In a press conference on Saturday, Salahaddin Bahaddin, secretary-general of the Islamic Union, held the KDP responsible for the attacks on his party’s offices.
“Yesterday’s events in the Badinan region didn’t have anything to do with Islamic Union,” Bahaddin said. “Those events are scenarios to kill any chance of reform and peace. Therefore we hold the KDP, Kurdistan’s presidency and the government responsible for those attacks on our offices and we will take matter to court.”
On Friday, the KDP condemned the violent acts in an official statement. The KDP also rejected the claims of the Islamic Union accusing the KDP of inciting people to storm their offices.
Jaafar Ibrahim, spokesperson for KDP’s politburo said, “Accusing the KDP is unfair. The events were still unfolding when a group of people started accusing the KDP of causing it all. It reminded us of the events of February 17 when our office (in Sulaimani) was attacked and they later blamed us for it.”
Ibrahim said he doesn’t think one mullah alone could incite that much violence.
“What happened in Zakho was pre-planned,” he said. “Many other mullahs have said things more hostile than the mullah in Zakho and yet no one acted on their words. But in Zakho, it was obviously a plan and some people waved banners reading ‘There Is No God but Allah.’ Groups of people had been assigned to attack certain places.”
But the Islamic Union denied any connections to the violence.
A statement by the party read, “The Islamic Union does not have any preachers in that city (Zakho) to justify the violence.”
Ravandi, of the Islamic Union, said, “Why did the police and security forces not seal off the offices of the Islamic Union? Not only that, the police stood among the people and looked on, without doing anything to stop them.”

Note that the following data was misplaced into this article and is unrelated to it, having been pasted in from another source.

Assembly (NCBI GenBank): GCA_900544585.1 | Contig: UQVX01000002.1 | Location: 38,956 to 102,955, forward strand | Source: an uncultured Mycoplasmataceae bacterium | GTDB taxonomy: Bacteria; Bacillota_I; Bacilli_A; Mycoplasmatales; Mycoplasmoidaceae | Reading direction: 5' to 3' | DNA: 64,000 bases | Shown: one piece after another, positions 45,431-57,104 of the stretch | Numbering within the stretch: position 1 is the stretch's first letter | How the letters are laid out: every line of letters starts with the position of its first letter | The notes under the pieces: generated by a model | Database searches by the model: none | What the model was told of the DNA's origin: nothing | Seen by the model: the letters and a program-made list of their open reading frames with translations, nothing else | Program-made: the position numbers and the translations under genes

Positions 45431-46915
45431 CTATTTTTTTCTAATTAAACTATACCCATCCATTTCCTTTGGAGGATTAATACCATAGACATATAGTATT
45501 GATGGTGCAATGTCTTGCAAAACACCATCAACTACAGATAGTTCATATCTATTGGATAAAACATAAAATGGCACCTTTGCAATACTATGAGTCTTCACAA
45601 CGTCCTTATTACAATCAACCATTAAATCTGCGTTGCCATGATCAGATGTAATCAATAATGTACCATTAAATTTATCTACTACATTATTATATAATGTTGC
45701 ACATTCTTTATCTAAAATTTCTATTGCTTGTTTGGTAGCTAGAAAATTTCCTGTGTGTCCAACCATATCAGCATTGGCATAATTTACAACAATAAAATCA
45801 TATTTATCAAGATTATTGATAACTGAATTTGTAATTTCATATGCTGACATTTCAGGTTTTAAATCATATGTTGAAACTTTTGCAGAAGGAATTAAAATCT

KDP’s Abu Zerro in Zakho said, “The riots were huge and there weren’t enough security forces to control it all. The security forces were busy maintaining the city’s security and if there were enough of them to protect the Islamic Union offices, they would have also been able to protect the liquor stores and massage parlors.”
“The riots were huge and there weren’t enough security forces to control it all.”
On Saturday, Kurdistan Region President Massoud Barzani released a statement in which he condemned the incidents of Zakho.
“Unfortunately, on Friday some mullahs and a group of youth committed unlawful acts and caused instability in Zakho,” Barzani’s statement read. “They attacked some tourist locations especially those of Christians and Yezidis and it seems the attacks had been pre-planned.”
Barzani said instability in the Kurdistan region is unacceptable and that a special committee will investigate Friday’s incidents and bring the perpetrators to justice.
“Protecting harmony among Kurdish communities is not only the responsibility of Kurdistan government,” he said in his statement. “It’s everyone’s responsibility and we won’t allow anyone to threaten this harmony.”
Barzani also described the attacks on the Islamic Union as “an unjust act.”